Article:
Grain bin rental welcomes visitors to experience the farm life in Wykoff

Aug. 27—WYKOFF, Minn. — In between the cows grazing and gathering with her family, Maureen Bourner gazed at Paul Bourner's new love for the farm. It was meant for their city and country worlds to come together, she noted.

The family dairy farm in Wykoff showed her "how a dairy farmer committed their whole life. You didn't go on many vacations. You're married to the farm," Maureen said. The cows need milking a few times a day, even in winter's 20 below zero weather. And the 30 to 40 cows would warm the barn, just one piece Paul was enthralled by in the process.

"After I went to college and moved to the city, you just crave that peace that you get on the farm," Maureen said. "It's such a different lifestyle and that's what I wanted our kids to experience, so if we would go visit my mom and dad, they loved it there. And they still love it there."

They fell in love with the property's grain bin later when it became their family gathering spot. The Bourners purchased Maureen's parents farm after her mother died. While the house sat vacant for about five years, Paul and Maureen knew the property needed tender, loving care like their favorite HGTV shows.

When the "Texas Flip N Move" show highlighted a grain bin conversion into a home, the couple envisioned their new home fitting in with the community's farming roots. They headed into demo season with their extended family and an architect set to combine two grain bins into a three-story home. The home started as a place for Paul and Maureen to stay when visiting from St. Louis and opened as an Airbnb in May 2023.

The "brand new, straight from the factory grain bin" required creative design choices, like how the 28-foot diameter would affect adding windows and doors. It was like placing a square peg in a round hole, literally, Paul said of his brother-in-law's Michael O'Byrne's work on the project. Paul said "there was lots of sweat, blood and tears in putting this thing together. It was a labor of love."

Although the Bourners are not in the agriculture business now, Maureen said "we wanted it to stay looking industrial. We wanted it to look like a grain bin basically." The floors are connected with a grain bin's traditional outside stairs turned inside.

Still, Maureen wondered if people would come. She determined one aspect would draw visitors: a pickleball court. The sport is another activity people can add to their outdoor list of biking, canoeing and hiking in the bluff country. The court is only for the Airbnb guests.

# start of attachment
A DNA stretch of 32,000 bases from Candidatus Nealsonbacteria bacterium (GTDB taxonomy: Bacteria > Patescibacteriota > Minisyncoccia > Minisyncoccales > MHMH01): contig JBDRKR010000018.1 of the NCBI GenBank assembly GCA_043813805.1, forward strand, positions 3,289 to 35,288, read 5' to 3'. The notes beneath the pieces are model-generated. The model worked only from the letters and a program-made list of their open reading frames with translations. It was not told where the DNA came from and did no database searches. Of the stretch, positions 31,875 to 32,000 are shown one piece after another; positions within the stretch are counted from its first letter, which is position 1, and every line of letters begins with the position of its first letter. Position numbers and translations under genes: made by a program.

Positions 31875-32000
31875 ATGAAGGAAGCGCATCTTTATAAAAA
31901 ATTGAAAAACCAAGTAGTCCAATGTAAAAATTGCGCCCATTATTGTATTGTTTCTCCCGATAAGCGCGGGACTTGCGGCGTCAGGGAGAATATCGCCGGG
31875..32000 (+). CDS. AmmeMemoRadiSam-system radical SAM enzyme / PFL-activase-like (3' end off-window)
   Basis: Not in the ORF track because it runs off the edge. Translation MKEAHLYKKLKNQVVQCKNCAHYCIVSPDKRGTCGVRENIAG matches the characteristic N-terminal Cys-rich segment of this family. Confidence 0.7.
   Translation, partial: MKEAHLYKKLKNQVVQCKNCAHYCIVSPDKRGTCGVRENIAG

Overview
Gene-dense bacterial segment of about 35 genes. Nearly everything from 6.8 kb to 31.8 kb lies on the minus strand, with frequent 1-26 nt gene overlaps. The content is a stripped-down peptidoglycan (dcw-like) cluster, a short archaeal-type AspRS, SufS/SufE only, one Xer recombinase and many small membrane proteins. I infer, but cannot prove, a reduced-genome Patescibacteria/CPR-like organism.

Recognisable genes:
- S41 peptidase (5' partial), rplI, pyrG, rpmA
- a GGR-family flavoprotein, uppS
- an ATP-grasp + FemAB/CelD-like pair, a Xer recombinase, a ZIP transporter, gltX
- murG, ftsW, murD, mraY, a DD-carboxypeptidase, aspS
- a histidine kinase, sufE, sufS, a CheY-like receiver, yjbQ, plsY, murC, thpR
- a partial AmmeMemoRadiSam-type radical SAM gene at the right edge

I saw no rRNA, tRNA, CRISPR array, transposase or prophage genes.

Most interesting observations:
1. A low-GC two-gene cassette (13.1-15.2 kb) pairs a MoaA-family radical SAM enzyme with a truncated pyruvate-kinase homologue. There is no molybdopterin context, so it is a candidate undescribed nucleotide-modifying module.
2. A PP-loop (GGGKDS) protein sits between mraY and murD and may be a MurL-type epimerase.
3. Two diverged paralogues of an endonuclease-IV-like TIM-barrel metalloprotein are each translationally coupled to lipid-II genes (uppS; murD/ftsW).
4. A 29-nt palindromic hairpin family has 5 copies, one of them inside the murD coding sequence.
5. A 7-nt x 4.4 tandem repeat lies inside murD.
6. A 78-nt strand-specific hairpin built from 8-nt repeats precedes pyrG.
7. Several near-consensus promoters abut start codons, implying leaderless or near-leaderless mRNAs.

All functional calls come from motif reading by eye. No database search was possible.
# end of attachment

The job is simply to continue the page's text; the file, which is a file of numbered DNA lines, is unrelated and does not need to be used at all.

As a grain bin rental, dubbed The Bin There, Done That, the Bourners have hosted about 50 people over 18 stays. The rental property is open from May to October. Wykoff also shares the historic

Jail Haus rental property

owned by the city.

"This is our first year and it's way beyond our expectations of how often it is rented," Maureen said. "In August, I think we had three days that it was open. It has been booked solid."

Local family members help with the care of the property, such as coffee bean runs, cleaning, mowing and offering a calf-feeding experience. People from Minnesota, Iowa and Wisconsin enjoy "the serenity that comes from being in the farm environment," such as the "cows chattering," Paul said.

With the Airbnb's popularity, the Bourners visit and work on more projects about every other month. The architecture, including the galvanized steel outside and inside, brings people to the bin — whether they're visitors, farmers or town friends, Maureen said.

"Every time we're there people stop and ask to come in and see it. Every time. We'll be out in the yard and they'll come knock on the door, 'Can we please see the inside of this?'" Maureen said.

The Bourners also enjoy seeing people support small businesses in Fillmore County. They said it's a "win" to have guests "spending money locally."

"We're seeing a ripple effect of their tourism dollars being spread locally around the general area," Paul said. "However that helps with commerce and tourism industry in the Fillmore County area that's all good news."

While her childhood home has faded and gone, Maureen loves her memories of childhood, raising their family and sharing the soothing environment with their grandsons.

"We loved the way it turned out. The views are beautiful," Maureen said. "I think most people come just to experience the quietness, the just being in a farm setting, seeing the cows, seeing the baby calves, listening to them."